(click to enlarge)

June 11, 2017, about 11 a.m. at southwest corner of the space formerly occupied by the Scaffold.

24. Dick Bernard: I returned to the site again this morning (June 11). A quick storm had passed through, refreshing the space. At the corner of the site of the former Scaffold location, I saw the flag and flower shown above. I don’t know who put it there, what their intention was, how long it will remain…. It was definitely put there on purpose, as would such symbols be seen at the Vietnam Wall in D.C. or elsewhere.

I want to comment briefly on my forbears role in this story, which I hope will continue long after “the ink dries” on these words.

Shortly after Whitestone Hill (1863), the final Treaty transferring Indian Lands to the United States was concluded at Huot Crossing in northwest Minnesota, at the Red Lake River (Huot Old Crossing 1863003). It was to the Treaty land that my French-Canadian ancestors came in 1878, and a number still remain to this day. They settled in Dakota Territory, not far west of the Red River. North Dakota became a state in 1889.

In 1904, my German ancestors came to North Dakota, taking virgin prairie south of Jamestown, perhaps 35 miles from Whitestone Hill, which with hardly any doubt they had never heard about. Whitestone had occurred over 40 years earlier – like the late 1970s compares to today. Indeed, they came across Indian artifacts such as the hammerheads shown above. These were turned over in plowing the prairie. Their farmstead was about three miles from the important James River, and on a rise in the surrounding countryside. Most likely it was a good vantage point in native days, as it is, still.

I doubt that either group, nor any of the ordinary settlers, had any notion of having stolen someone elses land. But, maybe they did?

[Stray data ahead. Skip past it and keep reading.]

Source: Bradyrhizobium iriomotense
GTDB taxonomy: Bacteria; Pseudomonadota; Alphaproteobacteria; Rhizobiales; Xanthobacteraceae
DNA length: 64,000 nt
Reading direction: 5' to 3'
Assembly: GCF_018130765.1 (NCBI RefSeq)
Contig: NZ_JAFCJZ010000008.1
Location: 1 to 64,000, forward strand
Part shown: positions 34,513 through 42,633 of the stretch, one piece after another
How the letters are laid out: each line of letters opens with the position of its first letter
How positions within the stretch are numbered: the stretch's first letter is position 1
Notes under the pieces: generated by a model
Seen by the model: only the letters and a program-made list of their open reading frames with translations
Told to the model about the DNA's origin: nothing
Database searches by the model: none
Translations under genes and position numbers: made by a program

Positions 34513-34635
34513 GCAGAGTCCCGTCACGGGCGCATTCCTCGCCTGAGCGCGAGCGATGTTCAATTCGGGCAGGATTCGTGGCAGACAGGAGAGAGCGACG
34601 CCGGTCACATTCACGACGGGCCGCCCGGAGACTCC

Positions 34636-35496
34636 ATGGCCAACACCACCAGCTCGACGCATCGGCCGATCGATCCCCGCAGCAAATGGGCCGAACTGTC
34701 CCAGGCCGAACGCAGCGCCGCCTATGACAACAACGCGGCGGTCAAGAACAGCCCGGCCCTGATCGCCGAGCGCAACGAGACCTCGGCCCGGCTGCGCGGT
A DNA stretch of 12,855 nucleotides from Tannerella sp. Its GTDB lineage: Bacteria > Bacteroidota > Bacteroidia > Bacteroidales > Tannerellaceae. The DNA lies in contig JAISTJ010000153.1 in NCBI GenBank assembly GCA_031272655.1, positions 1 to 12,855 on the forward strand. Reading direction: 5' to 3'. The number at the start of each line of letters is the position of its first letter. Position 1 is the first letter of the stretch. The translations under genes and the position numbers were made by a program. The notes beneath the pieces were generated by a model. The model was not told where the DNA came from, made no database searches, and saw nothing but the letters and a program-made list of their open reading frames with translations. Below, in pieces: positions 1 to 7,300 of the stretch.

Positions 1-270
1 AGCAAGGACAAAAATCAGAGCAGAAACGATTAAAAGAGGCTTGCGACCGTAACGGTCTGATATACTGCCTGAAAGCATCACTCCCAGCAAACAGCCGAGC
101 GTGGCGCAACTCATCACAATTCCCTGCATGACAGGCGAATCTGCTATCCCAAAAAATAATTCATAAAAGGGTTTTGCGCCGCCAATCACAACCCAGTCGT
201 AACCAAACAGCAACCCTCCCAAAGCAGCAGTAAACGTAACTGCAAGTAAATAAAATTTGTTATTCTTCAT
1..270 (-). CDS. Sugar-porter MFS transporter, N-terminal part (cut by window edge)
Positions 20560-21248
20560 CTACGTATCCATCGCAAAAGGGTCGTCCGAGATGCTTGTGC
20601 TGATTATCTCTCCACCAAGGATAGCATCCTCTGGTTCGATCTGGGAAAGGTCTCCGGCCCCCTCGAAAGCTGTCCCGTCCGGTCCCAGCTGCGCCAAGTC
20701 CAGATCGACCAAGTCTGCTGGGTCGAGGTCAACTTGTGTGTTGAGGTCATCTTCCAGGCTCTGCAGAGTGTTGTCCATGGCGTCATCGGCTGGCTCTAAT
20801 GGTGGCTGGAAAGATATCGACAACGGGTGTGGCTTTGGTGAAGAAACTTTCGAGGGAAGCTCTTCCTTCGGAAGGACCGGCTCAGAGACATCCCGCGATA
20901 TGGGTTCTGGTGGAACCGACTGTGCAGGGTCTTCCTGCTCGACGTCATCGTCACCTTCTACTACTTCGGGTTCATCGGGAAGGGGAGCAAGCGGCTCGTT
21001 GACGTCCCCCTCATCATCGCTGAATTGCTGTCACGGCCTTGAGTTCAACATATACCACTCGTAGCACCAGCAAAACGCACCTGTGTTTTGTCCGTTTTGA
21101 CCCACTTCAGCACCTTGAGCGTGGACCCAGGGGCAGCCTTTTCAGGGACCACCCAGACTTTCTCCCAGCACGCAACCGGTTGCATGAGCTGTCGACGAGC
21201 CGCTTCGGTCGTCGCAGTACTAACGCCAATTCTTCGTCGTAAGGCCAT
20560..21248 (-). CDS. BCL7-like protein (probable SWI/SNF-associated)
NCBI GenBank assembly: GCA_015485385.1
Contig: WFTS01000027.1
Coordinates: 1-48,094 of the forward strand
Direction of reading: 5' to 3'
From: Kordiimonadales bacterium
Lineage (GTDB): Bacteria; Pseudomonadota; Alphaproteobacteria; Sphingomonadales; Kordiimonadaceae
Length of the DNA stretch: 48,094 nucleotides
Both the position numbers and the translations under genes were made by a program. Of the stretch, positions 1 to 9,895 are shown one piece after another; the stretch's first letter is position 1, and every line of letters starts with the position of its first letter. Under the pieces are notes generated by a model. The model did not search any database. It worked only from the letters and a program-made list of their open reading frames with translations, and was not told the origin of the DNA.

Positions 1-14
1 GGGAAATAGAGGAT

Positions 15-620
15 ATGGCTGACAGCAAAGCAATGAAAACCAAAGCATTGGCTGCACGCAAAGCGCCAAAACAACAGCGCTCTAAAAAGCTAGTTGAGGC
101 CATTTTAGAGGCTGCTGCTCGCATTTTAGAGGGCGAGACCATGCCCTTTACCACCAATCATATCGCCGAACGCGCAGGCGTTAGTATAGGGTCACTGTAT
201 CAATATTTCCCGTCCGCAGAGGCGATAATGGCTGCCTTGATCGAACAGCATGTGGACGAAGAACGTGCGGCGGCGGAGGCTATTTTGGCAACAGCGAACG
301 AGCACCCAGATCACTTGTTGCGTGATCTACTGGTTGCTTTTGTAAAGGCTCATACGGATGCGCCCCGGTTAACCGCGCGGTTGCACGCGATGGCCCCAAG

What we’re left with is the present, over 150 years and many generations after the fact.

It has occurred to me that an appropriate resolution at the Sculpture Garden might be to have a mutually agreed to and designed nature garden (common on the Sculpture Garden grounds) placed at the exact site where the scaffold stood for those few days. That is just a suggestion.

Leaving the garden this morning I decided to take a closer look at what I called the “Chime Tree” yesterday. I was most intrigued by the story accompanying it. Both are pictured below.

The Cottonwood at the Sculpture Garden, June 11, 2017

Explanation of the history of the Cottonwood Tree

I wasn’t sure what kind of tree it was, yesterday, but when I saw the word “Cottonwood”, I thought of a story I had written some years ago about another Cottonwood on the North Dakota farm. Here it is.

Let us keep working towards reconciliation, no matter how long or hard the road.

25. from Mary Ellen: I read everything. So much to process. So many important perspectives. I was stunned by the choice of memorial placed where the scaffold stood so briefly– an American flag and a white carnation. What does that mean?
Yes, keep this going!
Right now I have nothing to add. Still thinking.

25A. from Dick, June 18: I was over to the Sculpture Garden today. The flag and white carnation were no longer there. A mystery perhaps no one else will notice or care about. For me, the Sculpture Garden has taken on greater significance than it ever had before.

The 75th Anniversary of Pearl Harbor: A Sailor and his Ship, the USS Arizona

Wednesday, December 7th, 2016
On the USS Arizona, sometime between 1936 and De. 7, 1941.  Probably part of ritual of crossing the Equator for the first time.  Photo likely taken by Frank Bernard.

On the USS Arizona, sometime between 1936 and De. 7, 1941. Probably part of ritual of crossing the Equator for the first time. Photo likely taken by Frank Bernard.